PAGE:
Finding the optimum combination of characteristics for you demands a careful investigation of your alternatives. To this end, you will find the ETS publication Graduate Study in Management an invaluable tool. It gives brief profiles of over 400 business schools. Several other publications found in the Career Center library are worth reviewing. They include: The Official Guide to MBA Programs, The Insider's Guide to the Top Ten Business Schools and The Best Business Schools. Olin Library has a complete set of business school catalogs. They can help you in your preliminary search for information. On occasion, representatives from various business schools visit campus to discuss their programs with interested students. They can provide information not available in the catalog and answer your individual questions. Although business schools rarely interview students for evaluative purposes, most welcome visits from prospective students. They will usually try to introduce you to a student, possibly a Wesleyan graduate, who can show you around and answer questions on the realities of life as an MBA student.


Although no school relies solely on one teaching method, most favor one style of teaching/learning. The case method is an inductive learning process in which students acquire business skills by dealing with specific examples. There is a strong emphasis on classroom discussion and group work and students are frequently asked to "think on their feet." Students with little work experience are sometimes overwhelmed by this teaching method. Harvard is probably the staunchest proponent of case method instruction.

Other schools (the University of Chicago, for example) place far greater emphasis on theoretical learning. There may be significant attention paid to developing strong quantitative skills. Instruction is similar to that of undergraduate institutions; lecture courses are standard. Understandably, students entering business schools directly from undergraduate study tend to feel comfortable in schools emphasizing this teaching method.

In considering schools, it is important to note the balance between the case method and theoretical teaching. Keep in mind that various approaches will not only affect your compatibility with the school, but also indicate the qualities a particular school might be seeking in its applicants. Thus, Harvard, with its heavy use of case method teaching, tends to accept a class of which a high percentage has had prior work experience.


The curriculum and opportunity to specialize are important factors for you to review in selecting business schools. Most programs include a group of core courses to give knowledge of fundamental areas--finance, accounting, marketing and general management. However, the flexibility of elective options varies widely. At some schools you will be asked to select a concentration and courses are highly regulated. At others, you will be able to select courses from outside your concentration and possibly from outside the business school as well. If you are interested in a particular aspect of business- entrepreneurship, e-commerce, Not-For-Profit management, etc., choosing a business school with these courses in their curriculum is wise.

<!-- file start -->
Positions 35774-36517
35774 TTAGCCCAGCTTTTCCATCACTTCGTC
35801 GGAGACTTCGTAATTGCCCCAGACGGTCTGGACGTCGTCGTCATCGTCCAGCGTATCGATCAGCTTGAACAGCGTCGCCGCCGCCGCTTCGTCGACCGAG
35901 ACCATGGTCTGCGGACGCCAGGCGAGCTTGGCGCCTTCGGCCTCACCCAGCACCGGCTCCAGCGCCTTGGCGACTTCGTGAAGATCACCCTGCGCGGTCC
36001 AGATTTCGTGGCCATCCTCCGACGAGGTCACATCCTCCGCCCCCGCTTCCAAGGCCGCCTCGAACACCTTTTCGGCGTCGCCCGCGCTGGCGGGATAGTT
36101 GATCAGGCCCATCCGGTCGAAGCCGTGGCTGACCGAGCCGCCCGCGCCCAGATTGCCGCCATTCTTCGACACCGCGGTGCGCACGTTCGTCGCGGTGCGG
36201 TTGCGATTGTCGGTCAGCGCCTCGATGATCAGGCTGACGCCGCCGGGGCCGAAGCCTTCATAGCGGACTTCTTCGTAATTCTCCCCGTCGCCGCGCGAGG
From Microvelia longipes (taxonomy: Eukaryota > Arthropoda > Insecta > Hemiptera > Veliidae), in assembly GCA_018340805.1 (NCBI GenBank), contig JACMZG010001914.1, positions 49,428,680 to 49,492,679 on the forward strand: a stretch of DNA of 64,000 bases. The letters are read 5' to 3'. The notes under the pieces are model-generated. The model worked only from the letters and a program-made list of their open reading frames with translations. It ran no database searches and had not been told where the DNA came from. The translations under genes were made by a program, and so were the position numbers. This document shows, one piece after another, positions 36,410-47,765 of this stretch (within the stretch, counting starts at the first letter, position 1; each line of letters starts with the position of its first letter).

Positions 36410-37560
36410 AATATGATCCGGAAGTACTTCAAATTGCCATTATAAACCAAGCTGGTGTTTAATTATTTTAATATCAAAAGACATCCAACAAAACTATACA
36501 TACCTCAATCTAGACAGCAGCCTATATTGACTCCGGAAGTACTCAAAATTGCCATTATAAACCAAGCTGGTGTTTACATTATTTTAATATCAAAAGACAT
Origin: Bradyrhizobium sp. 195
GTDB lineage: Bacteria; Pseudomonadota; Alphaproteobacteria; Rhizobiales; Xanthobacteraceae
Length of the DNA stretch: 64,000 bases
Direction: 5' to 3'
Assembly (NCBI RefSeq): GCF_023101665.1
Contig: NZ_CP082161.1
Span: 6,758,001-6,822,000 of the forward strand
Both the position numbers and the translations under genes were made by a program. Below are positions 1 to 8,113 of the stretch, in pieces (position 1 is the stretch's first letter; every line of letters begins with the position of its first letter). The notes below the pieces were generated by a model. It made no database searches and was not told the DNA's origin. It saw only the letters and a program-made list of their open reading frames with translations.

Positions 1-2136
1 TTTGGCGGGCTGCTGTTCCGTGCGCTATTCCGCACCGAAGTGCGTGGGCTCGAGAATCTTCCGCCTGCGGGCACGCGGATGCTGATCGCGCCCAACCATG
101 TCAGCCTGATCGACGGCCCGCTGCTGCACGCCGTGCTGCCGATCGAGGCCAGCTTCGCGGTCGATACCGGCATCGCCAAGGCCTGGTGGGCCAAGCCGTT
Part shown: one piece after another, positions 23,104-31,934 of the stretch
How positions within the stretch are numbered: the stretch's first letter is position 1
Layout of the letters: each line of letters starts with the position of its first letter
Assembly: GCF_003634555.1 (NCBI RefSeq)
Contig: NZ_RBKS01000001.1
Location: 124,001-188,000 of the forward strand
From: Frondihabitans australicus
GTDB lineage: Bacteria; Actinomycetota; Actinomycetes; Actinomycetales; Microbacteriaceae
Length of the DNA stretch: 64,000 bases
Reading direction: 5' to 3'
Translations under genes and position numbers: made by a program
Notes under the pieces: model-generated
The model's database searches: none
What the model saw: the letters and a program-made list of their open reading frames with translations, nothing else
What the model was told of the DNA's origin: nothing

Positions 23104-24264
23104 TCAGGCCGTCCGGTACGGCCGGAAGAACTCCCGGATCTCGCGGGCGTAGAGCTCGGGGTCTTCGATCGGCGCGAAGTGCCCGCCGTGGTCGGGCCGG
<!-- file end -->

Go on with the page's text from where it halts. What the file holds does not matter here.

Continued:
With the proliferation of MBA programs and the resulting sharp increase in the number of MBAs, the reputation of the school can have a major influence on the marketability of its graduates. Various surveys rating the "top" business schools are published each year. You may find consulting several of them useful and informative. Other schools enjoy excellent regional reputations and may be equally good choices for you. Talk to professionals in your target field for recommendations for programs known for producing successful graduates.


One of the primary motivations of students entering business school is to get a good job upon completion of their MBAs. It is certainly important to consider how a particular school's graduates do in the job market. Many schools publish a report that you can request and study carefully. Sometimes information on employment is contained in the catalog. You can also ask questions of the representatives of the business schools when they visit campus. Some questions to note and consider in judging a school's employment record are:

  • Is it a regional or a national school? 
  • In other words, are its graduates working all over the country or predominantly in one locale? 
  • How extensive is its on-campus recruitment program? 
  • Are the companies interviewing on campus from all over or just one section of the country? 
  • Is a wide range of industries represented? 
  • What other services does the career office provide? 
  • What kinds of jobs do graduates accept? 
  • At what salary? 
  • What differences are there for those who entered business school directly from undergraduate work and without technical degrees? 

Although the placement record of a school is only one of a number of factors to be considered, it is nevertheless one important indication of the return your investment of time and money will provide.


The location of a business school can have a significant effect on your personal and social life, but its impact on educational opportunities should not be minimized. Location can determine the type of internships and projects likely to be available. Thus schools located near the steel industry, for example, will be likely to offer projects involving that. If you plan to go into business in a particular city or region, you may do well to consider the schools with good reputations and placement records in that area.